UK publishers vow to spend more online

The uncertain economic backdrop is failing to scare the UK’s major web publishers into caution, as most are set to increase the budget for their digital business.

In its 2009 consensus, the Association of Online Publishers found that for every one member setting a smaller digital budget, there were nine others scaling them upwards.

Members’ average growth in digital revenues was predicted at 16% this year, indicating web publishers to be “pragmatic” about the long term future of their business, AOP said.

Its survey defines ‘digital revenues’ as income generated from online advertising, subscriptions, paid-content, e-commerce, sponsorship and commercial content.

Display ads sold on a cost-per-thousand basis will remain the most popular avenue, used by 89%, followed by sponsorship, used by 84%, which is growing in popularity.

Cost-per-click ads are also on the increase, as half of AOP members, which include the BBC, IPC Media, ITV and The Financial Times, now earn from the model.

And almost four out of ten publishers said they were eyeing revenues from charging visitors a fee for some form of access, reported AOP member The Guardian.

Reflecting to the paper, association chairman Alison Reay said: “What we have seen is that there will be growth in 2009 – especially in video, commercial content multimedia deals and in sponsorship.”

She added there was no indication of web publishers walling off access to their sites, yet she said they would consider subscriptions in some areas, like dating and crosswords.

In another nod to today’s “backdrop of economic uncertainty,” AOP found pressure on ad pricing will compel members to invest in technology and training for multimedia staff. Many of these friv games can be found on various websites and some of them are free.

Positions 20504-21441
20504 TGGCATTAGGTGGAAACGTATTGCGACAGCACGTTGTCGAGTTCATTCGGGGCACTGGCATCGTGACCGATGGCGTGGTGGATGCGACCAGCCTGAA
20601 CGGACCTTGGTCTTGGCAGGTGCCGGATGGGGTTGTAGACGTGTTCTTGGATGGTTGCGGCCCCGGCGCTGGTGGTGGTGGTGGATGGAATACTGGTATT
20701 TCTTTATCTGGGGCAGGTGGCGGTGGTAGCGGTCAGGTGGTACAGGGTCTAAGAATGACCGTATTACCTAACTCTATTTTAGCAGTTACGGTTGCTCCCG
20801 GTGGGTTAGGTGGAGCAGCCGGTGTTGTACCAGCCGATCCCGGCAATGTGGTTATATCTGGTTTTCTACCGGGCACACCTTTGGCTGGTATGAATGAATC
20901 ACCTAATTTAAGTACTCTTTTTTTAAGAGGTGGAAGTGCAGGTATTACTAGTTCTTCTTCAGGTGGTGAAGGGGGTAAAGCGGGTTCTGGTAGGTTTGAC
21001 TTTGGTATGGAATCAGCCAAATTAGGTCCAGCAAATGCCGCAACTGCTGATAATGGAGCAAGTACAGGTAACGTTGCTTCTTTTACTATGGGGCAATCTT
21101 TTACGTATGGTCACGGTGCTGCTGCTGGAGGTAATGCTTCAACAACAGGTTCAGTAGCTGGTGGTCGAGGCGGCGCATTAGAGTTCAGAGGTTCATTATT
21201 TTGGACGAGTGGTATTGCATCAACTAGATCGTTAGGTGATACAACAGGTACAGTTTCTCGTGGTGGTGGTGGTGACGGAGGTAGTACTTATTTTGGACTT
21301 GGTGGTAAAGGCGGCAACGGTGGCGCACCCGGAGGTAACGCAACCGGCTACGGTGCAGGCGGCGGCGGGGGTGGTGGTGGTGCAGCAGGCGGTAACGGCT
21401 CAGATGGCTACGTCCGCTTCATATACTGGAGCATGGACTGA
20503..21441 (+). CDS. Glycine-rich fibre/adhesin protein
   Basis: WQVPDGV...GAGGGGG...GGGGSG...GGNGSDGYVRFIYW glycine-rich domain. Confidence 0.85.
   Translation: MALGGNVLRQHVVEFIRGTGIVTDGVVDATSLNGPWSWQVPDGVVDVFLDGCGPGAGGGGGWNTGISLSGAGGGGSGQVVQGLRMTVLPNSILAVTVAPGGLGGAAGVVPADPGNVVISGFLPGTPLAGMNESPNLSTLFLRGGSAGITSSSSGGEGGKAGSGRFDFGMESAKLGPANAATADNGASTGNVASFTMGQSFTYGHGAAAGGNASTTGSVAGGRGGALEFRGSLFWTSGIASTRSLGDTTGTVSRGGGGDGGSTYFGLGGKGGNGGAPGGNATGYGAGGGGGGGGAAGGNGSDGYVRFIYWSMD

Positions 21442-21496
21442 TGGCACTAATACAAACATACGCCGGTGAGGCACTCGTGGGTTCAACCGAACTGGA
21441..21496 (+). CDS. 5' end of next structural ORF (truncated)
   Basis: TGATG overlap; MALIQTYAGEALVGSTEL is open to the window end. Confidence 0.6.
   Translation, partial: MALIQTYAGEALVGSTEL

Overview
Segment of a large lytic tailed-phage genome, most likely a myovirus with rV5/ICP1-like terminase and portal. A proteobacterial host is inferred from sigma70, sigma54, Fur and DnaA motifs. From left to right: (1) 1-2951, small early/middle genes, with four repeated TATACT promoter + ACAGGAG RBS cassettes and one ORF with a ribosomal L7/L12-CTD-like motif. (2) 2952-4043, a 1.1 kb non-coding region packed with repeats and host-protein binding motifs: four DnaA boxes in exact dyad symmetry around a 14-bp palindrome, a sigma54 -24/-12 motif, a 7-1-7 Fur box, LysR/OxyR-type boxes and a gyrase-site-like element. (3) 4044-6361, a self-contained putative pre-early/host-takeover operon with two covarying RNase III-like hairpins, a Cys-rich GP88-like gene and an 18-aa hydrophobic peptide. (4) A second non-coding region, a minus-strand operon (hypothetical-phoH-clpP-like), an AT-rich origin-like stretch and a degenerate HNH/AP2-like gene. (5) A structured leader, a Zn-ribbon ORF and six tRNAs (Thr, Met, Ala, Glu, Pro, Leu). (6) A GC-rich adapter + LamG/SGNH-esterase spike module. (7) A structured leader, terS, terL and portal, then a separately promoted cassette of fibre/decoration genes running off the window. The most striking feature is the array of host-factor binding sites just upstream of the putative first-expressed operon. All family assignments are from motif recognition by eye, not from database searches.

Mindful of their costs, two-thirds of the publishers will integrate their staff across the traditional and digital businesses, resulting in offline and online staff merging into one workforce.

Such an integration process, identified as a priority for 51% of web publishers, will also see business-to-business divisions and staff align with business-to-consumer divisions and staff.

Reay said it was “encouraging” that the publishers remain focussed on audiences in both areas, but hinted the industry may still appear on the back foot in the coming months.

She reflected :“AOP members are able to draw on a diverse range of revenue streams, and are less dependent on advertising income only.

“They are therefore able to offer a strong and credible stance in defending their business position in 2009.”

Member firms who responded in February and March this year to the AOP consensus, currently in its seventh year, generated total digital revenues of more than £800m in 2008.


3rd April 2009

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